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How to get the overridden currency symbol from the Windows?

 
Alex Worker
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How in Java to get the current(overridden) currency symbol from the Windows?
As you know t is possible in Windows (Control Panel->Region->Additional Settings->Currency) change currency symbol to the new one.
For example default is '$' and customer change it to the '€'
And programs (Excel for example) use this new currency symbol, i.e instead of $100 you see €100.

I need emulate similar behavior in Java.
 
Paweł Baczyński
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There is a class NumberFormat. It has a static factory method that returns currency format instance for the current locale (if given no parameters).
Next, this instance has a method that returns a Currency object.
Next, this curreccy object has a method that returns its symbol as a String.

Let me know if you found this. If not I can give you more precise answer ;).
 
Alex Worker
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I know how to get DEFAULT currency symbol for locale.
This is a case when regular symbol is overriden, what I really explain above.
 
Campbell Ritchie
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Welcome to the Ranch

That question is too difficult for “beginning”, so I shall move it.
 
Martin Vajsar
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I was having similar issue with decimal separator - Windows regional settings allow the locale default decimal separator to be overridden, but the JRE simply ignores the override. We ended up coding a small dll which used Windows API to read the actual value of the decimal separator and made sure to use this value throughout the application. Another alternative might be to allow users set their preferred currency symbol in your application independently. Both solutions have obvious drawbacks, but the JRE simply doesn't support the regional settings locale overrides (as far as I know).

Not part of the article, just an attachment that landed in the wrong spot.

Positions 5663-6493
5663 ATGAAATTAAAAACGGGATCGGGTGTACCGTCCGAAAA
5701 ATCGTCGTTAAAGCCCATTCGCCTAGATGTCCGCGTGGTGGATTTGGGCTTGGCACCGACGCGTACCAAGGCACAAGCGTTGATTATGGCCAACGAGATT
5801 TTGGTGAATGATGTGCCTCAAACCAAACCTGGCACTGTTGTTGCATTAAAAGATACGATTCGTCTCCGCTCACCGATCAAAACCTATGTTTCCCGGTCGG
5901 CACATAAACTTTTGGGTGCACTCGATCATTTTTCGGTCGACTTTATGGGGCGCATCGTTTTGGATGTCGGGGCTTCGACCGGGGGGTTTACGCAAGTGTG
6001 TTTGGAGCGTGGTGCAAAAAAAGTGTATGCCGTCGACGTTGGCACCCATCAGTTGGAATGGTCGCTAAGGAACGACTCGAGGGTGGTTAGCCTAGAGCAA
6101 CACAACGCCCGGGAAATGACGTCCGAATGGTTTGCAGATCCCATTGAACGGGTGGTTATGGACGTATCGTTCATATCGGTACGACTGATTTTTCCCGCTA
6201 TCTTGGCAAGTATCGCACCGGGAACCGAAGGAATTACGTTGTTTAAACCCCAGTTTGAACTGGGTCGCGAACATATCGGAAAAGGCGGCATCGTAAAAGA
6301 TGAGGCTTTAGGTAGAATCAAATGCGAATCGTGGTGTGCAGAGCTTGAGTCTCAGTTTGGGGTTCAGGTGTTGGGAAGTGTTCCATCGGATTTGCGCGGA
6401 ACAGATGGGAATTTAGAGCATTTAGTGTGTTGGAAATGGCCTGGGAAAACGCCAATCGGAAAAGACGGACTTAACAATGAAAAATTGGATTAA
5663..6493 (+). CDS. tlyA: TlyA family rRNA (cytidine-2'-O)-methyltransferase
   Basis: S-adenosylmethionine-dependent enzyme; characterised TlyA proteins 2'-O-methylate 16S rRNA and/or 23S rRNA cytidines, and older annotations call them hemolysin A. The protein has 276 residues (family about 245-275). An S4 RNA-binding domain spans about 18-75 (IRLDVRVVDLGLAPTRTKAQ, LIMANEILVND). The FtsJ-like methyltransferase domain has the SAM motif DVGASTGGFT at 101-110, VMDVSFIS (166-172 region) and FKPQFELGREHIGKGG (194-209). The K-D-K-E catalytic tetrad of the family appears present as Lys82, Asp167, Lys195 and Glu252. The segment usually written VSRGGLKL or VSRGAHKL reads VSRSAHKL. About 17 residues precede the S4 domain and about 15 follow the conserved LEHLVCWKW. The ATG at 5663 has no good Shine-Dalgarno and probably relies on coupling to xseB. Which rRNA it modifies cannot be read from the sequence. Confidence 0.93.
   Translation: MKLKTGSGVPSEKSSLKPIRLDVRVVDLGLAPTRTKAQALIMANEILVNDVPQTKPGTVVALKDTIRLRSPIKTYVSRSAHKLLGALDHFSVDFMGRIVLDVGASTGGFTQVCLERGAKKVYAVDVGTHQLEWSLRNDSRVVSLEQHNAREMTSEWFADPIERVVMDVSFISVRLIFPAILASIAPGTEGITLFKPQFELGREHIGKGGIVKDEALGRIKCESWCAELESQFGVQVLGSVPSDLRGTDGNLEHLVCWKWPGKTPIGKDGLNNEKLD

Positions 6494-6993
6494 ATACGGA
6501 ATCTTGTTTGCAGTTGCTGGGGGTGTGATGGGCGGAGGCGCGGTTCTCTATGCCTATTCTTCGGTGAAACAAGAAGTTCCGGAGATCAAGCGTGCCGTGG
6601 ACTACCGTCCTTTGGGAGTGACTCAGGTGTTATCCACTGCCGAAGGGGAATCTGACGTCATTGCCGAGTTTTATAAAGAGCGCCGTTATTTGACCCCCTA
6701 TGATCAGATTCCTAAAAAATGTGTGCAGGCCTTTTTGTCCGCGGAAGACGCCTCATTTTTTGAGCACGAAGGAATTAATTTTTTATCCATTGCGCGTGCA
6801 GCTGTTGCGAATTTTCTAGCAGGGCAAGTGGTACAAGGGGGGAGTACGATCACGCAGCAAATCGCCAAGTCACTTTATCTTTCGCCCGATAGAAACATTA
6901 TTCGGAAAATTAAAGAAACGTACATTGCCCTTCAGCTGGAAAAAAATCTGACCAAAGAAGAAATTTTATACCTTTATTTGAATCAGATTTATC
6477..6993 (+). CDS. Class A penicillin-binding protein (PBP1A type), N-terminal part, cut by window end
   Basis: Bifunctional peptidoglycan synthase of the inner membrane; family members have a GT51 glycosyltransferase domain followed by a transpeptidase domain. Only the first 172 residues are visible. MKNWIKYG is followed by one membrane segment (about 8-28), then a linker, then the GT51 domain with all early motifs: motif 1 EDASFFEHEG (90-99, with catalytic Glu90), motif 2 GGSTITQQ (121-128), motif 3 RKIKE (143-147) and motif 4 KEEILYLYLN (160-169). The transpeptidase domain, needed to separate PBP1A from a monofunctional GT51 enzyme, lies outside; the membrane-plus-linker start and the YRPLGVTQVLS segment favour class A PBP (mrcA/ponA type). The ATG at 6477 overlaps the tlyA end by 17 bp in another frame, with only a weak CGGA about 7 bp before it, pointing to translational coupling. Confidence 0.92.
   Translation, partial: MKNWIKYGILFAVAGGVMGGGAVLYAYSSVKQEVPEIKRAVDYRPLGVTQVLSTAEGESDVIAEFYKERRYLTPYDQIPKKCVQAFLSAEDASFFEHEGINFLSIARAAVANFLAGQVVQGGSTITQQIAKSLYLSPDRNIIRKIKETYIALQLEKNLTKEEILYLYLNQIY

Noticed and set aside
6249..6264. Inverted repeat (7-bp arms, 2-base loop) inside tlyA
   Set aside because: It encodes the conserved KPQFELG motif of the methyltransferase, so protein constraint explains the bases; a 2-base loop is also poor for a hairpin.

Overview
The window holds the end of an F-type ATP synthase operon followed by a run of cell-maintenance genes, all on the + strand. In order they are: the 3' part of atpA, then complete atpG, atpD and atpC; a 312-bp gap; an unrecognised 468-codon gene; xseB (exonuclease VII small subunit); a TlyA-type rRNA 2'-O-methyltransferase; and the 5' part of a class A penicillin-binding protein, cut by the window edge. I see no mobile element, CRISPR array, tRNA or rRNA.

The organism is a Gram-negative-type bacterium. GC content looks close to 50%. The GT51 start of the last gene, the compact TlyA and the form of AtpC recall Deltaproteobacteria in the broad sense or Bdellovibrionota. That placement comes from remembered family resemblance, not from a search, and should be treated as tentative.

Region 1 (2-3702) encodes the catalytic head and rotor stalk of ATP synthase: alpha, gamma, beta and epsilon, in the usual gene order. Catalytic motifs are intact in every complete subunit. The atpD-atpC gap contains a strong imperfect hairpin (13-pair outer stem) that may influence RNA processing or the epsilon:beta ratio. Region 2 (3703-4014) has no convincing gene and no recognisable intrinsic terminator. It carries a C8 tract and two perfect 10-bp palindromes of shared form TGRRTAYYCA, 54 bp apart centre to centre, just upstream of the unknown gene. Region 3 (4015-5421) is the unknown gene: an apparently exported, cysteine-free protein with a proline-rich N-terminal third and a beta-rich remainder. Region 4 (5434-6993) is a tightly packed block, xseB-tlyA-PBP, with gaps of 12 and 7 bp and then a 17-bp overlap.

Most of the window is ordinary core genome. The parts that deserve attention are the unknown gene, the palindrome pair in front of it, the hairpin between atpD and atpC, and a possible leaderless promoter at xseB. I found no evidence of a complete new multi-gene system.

Alex Worker
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Martin Vajsar wrote:I was having similar issue with decimal separator - Windows regional settings allow the locale default decimal separator to be overridden, but the JRE simply ignores the override. We ended up coding a small dll which used Windows API to read the actual value of the decimal separator and made sure to use this value throughout the application. Another alternative might be to allow users set their preferred currency symbol in your application independently. Both solutions have obvious drawbacks, but the JRE simply doesn't support the regional settings locale overrides (as far as I know).

Thank you. After investigation I got the same thoughts.
 
Campbell Ritchie
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Well, I have moved it now.
 
Don't get me started about those stupid light bulbs.
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